Wheat Belly by Dr. William Davis

Spent another week on the train reading instead of sewing, I just finished rereading Wheat Belly by Dr. William Davis, and I really focused on it this time. I’ve read some reviews of this book that say it’s too extreme in its suggesting that we remove wheat, this “amazing staple food”, from our diet. These reviewers quote Aristotle, calling for “moderation in all things”… though Aristotle was probably not dying of the obesity caused by the Standard American Diet when he said that… imagine if the USDA suddenly added arsenic to the food pyramid, does moderation in all things include things that will poison us? It’s being proven that dairy, meat, and wheat are poisoning us, yet people are still saying, “well, we must eat these foods in moderation, the USDA says we need them.” The mission of the U.S. Department of Agriculture is to promote agribusiness, so for them to be in position to tell us what to eat is a conflict of interest.

I believe that most people, given the choice between going dairy/meat/wheat free, or taking medications with horrible side effects, would choose health over managing symptoms. Also I don’t put much faith in “studies” on one topic or another, every clinical study can be skewed, and while many books are saying that dairy/meat/wheat are poisons because of this test or that study of participants, they are also saying that dairy/meat/wheat are poisons because we’ve seen thousands of people cure their own diseases by avoiding these foods… and what I do believe in is what I can see and feel. And I see that people who remove wheat from their diet are losing weight, and losing diseases. And I feel better, more energy, and less irritable on the days that I eat less dairy/meat/wheat. And so reading this book again, I feel very strongly that what I’m reading is truth, from what I see and feel, this makes sense. This is a quote from the book Wheat Belly:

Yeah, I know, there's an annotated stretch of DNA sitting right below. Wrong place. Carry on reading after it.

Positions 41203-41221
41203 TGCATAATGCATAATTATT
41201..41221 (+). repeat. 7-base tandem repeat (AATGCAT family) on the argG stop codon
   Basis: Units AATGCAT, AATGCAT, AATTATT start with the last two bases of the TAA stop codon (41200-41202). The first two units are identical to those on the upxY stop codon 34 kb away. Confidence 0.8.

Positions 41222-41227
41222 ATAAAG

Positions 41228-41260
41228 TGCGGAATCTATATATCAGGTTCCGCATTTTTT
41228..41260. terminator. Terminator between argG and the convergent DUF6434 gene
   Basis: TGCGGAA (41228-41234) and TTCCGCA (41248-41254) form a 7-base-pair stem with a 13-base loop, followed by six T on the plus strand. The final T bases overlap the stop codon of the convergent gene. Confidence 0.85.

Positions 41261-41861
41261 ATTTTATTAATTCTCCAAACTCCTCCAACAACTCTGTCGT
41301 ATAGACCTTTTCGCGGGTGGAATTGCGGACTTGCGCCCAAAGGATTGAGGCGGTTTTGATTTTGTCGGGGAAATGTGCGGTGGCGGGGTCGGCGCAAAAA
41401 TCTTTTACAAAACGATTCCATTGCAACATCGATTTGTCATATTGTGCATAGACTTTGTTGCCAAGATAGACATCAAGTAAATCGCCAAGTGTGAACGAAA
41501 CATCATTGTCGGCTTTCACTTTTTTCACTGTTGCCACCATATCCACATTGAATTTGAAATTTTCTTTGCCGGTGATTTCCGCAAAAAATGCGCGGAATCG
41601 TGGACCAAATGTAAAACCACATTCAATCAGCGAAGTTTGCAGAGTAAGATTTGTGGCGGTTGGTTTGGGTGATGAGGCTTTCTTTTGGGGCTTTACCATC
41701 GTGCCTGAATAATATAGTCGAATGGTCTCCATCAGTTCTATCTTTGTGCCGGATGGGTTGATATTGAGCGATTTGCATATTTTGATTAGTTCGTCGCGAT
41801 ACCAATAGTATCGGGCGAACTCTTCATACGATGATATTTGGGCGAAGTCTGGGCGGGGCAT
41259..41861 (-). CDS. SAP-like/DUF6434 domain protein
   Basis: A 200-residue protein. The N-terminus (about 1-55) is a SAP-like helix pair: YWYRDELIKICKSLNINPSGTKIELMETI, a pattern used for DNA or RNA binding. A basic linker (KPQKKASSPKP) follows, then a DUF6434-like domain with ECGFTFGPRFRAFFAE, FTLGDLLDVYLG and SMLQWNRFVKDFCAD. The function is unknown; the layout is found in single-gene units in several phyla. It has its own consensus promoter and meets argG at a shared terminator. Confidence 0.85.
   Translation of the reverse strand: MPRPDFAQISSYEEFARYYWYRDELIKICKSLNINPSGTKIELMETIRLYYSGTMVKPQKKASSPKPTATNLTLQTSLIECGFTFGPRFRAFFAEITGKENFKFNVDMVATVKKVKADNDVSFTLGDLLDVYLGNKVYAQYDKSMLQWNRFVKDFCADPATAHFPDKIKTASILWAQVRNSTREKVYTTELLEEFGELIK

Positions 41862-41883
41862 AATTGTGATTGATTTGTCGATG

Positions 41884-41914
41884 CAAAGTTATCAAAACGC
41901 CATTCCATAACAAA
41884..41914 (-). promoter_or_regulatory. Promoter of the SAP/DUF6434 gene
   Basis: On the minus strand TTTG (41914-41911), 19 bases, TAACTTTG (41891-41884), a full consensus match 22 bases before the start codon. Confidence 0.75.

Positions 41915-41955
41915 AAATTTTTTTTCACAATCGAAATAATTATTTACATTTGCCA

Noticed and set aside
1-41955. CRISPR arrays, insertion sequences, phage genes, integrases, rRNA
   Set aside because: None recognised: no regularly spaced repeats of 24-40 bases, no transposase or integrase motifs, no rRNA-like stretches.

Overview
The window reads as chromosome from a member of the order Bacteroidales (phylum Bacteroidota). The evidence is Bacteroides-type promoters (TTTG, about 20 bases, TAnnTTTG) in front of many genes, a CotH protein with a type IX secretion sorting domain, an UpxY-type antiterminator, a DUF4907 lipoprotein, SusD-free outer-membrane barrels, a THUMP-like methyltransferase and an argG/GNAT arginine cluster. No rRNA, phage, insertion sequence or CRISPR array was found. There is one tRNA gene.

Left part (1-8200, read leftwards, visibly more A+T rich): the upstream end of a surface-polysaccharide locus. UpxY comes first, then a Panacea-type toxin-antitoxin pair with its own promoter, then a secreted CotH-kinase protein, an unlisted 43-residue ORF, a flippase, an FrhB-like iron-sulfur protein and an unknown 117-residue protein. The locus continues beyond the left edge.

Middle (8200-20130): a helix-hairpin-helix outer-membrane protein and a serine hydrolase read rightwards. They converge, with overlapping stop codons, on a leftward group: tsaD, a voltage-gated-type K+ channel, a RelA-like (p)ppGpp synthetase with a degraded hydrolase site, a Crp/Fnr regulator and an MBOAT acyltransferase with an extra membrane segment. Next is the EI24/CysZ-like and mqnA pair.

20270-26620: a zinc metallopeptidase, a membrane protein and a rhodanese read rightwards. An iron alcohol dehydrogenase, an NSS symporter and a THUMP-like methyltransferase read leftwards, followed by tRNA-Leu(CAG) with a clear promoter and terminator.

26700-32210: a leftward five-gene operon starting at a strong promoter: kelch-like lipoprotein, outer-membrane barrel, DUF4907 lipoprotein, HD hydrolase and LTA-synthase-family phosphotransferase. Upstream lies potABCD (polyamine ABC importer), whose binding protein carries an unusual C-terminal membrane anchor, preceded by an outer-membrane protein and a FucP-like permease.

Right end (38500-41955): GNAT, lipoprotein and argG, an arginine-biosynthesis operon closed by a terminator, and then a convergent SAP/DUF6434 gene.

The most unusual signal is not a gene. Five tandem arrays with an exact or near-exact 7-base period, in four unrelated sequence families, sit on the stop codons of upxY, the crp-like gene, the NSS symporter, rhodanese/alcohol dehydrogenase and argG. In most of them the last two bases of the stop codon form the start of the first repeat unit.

“People who eliminate wheat from their diet typically report improved mood, fewer mood swings, improved ability to concentrate, and deeper sleep within just days to weeks. I’ve personally experienced these effects and also witnessed them in thousands of people.”

I definitely suggest getting a copy from your library and reading this lifesaving info for yourself! The best takeaway from books like Wheat Belly, or 80/10/10, is that the western diseases are preventable, diabetes, asthma, heart disease, obesity, depression, ibs, hypertension, cancer, allergies… they don’t have to happen to us. We don’t have to grow old and sick and die. We can simply grow old and die, without most of the debilitating sickness that has become common. It’s almost good to be true, almost too wonderful that we can eat ourselves to heath, but I’ve decided to believe.


Here are some more of my favorite bits from the book Wheat Belly:

“The consequences of wheat consumption, however, are not just manifested on the body’s surface; wheat can also reach deep down into virtually every organ of the body, from the intestines, liver, heart, and thyroid gland all the way up to the brain. In fact, there’s hardly an organ that is not affected by wheat in some potentially damaging way.”

“No demographic has escaped the weight gain crisis…. …Many overweight people, in fact, are quite health conscious… …[wheat has] come to dominate our diets. For most Americans, every single meal and snack contains foods made with wheat flour. It might be the main course, it might be the side dish, it might be the dessert – and it’s probably all of them.”